If you’ve ever entertained the notion of pursuing something creative — singing, acting, painting — you’ve likely heard this well-intentioned advice: “Don’t quit your day job.”
Despite appearances to the contrary, I didn’t quit my day job as an attorney to write a novel. Quite the opposite. Years of working as a public defender, representing men and women in their lowest moments, their freedom on the line, built up a wealth of material in me that could no longer be confined to a legal brief. I became a novelist not to escape being a lawyer but because being a lawyer demanded that I become a novelist.
I practiced law for 23 years before I ever wrote a short story or a personal essay. The first two legal jobs I had — associate at a big law firm and judicial law clerk — taught me an approach that I would later bring to my writing. At the firm, I learned how to be meticulous with language, to check and recheck every word to make sure it conveyed the exact meaning I intended. There were times when this was a dreary and tedious business. But it ingrained in me a level of precision that I’ve never lost. Words matter. As a law clerk, I learned another critical lesson: Comporting yourself with confidence — even if you’re not always feeling it — goes a long way toward inspiring others to have confidence in you. Writing precisely and with authority helps your readers feel safe.
In almost 20 years of representing defendants appealing their criminal convictions, I tackled a panoply of issues of substantive criminal law and procedure: How much information do the police need to frisk a person or to search the trunk of a car? Is interrogating a 15-year-old for hours on end fundamentally different than questioning an adult for the same amount of time? How do you prove that a prosecutor is unconstitutionally excluding prospective jurors based on their race? If a defense lawyer dozes through parts of his client’s trial, is that ineffective assistance of counsel? What does it mean to murder someone intentionally rather than with reckless depravity, and does the difference really matter?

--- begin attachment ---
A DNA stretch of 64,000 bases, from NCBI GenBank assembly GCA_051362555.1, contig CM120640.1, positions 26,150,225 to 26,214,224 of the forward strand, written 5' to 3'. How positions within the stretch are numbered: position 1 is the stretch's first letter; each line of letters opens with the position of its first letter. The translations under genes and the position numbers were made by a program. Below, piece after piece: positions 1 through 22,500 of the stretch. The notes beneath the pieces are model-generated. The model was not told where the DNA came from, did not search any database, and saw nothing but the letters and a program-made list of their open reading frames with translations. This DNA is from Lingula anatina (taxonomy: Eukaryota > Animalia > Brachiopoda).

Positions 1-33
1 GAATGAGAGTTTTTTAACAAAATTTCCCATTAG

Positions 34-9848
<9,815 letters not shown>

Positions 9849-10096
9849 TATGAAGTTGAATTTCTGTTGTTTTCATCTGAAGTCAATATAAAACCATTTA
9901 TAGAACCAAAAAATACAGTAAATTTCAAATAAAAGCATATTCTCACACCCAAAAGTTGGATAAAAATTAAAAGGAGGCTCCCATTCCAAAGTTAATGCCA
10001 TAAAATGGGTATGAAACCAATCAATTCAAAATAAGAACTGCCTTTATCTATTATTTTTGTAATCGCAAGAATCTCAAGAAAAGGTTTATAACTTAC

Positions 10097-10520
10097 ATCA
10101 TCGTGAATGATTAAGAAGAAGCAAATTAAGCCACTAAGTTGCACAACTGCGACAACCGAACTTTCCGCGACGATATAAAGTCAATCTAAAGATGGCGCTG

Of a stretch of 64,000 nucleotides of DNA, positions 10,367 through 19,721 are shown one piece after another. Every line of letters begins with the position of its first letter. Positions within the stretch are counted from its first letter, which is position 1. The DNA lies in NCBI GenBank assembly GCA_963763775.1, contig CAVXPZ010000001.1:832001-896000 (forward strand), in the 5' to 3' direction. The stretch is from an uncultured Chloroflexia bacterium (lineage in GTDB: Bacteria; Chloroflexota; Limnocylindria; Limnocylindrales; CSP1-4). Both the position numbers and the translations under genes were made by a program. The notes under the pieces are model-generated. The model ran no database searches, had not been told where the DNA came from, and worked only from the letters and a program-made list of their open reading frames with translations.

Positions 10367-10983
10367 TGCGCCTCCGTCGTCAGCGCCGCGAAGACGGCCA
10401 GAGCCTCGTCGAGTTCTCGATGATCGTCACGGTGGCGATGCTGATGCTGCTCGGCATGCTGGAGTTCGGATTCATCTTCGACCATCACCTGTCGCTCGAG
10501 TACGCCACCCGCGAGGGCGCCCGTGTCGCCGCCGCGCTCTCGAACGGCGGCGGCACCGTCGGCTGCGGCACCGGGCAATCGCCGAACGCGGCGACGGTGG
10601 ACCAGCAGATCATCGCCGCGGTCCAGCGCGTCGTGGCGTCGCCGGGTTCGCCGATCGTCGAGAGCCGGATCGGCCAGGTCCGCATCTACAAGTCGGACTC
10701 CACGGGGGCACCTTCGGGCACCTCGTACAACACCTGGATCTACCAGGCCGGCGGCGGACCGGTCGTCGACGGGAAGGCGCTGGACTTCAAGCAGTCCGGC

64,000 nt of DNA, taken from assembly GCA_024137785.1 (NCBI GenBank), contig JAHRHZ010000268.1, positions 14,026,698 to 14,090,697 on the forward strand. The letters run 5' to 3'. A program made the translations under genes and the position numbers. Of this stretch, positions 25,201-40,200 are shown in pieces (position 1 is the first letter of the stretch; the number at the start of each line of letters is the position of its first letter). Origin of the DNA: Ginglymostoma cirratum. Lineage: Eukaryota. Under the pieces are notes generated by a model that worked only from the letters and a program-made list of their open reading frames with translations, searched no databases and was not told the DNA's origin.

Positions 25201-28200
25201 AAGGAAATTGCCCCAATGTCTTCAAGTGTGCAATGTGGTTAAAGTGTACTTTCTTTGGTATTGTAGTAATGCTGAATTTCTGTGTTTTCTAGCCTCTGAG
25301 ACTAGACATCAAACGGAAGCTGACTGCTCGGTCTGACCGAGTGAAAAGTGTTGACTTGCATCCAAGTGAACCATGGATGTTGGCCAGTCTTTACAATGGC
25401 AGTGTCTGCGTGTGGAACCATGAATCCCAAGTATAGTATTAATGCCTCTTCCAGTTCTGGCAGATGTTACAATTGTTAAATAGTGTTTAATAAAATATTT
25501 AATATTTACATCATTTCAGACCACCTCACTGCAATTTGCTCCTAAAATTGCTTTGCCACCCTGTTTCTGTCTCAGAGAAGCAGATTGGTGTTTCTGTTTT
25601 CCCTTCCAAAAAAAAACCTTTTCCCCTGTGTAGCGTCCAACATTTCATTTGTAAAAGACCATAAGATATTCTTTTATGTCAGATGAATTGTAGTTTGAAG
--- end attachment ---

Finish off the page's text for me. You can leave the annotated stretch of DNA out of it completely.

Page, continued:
“I was intrigued and sometimes overwhelmed by the whys and hows of the choices my clients had made that landed their appeals on my desk.”
As intellectually challenging as the legal questions were, it was the personal stories — bursting with energy, pathos and humanity — that filled my head. I was intrigued and sometimes overwhelmed by the whys and hows of the choices my clients had made that landed their appeals on my desk. Why would a teenager with his whole life ahead of him stab another boy over an iPod? What would make a parent override her most basic instincts to the point where she could put her toddler into a bathtub of scalding water? What demons must plague a person to cause him to incinerate his beloved aunt, genuinely believing she would rise from the ashes?
As an appellate attorney, I was acutely aware that because I was limited by the testimony and exhibits submitted at trial, I knew just the outer layer of my clients’ stories — the facts immediately surrounding the crime — but little of the person underneath. As Rabbi Jonathan Sacks teaches, there is a kind of knowledge that can be gained only “through empathy and identification with another.” Writing fiction enables me to free myself from the stark facts of the criminal record and imagine the defendant’s first love, his aspirations, his thoughts about where he might fit into the world. Inventing the characters makes it possible for me to identify the redemptive qualities that were simply out of reach in the role of an appellate attorney.
And while writing fiction can’t actually provide the answers to the “why” or “how” questions — it can only imagine them — it empowers both the writer and the reader to delve deeper than the newspaper headlines and the courtroom drama will allow, and perhaps to glimpse the divine spark that lies within us all.
Reyna Marder Gentin is a graduate of Yale Law School. Her debut novel, “Unreasonable Doubts,” is now available. See Reyna’s work here.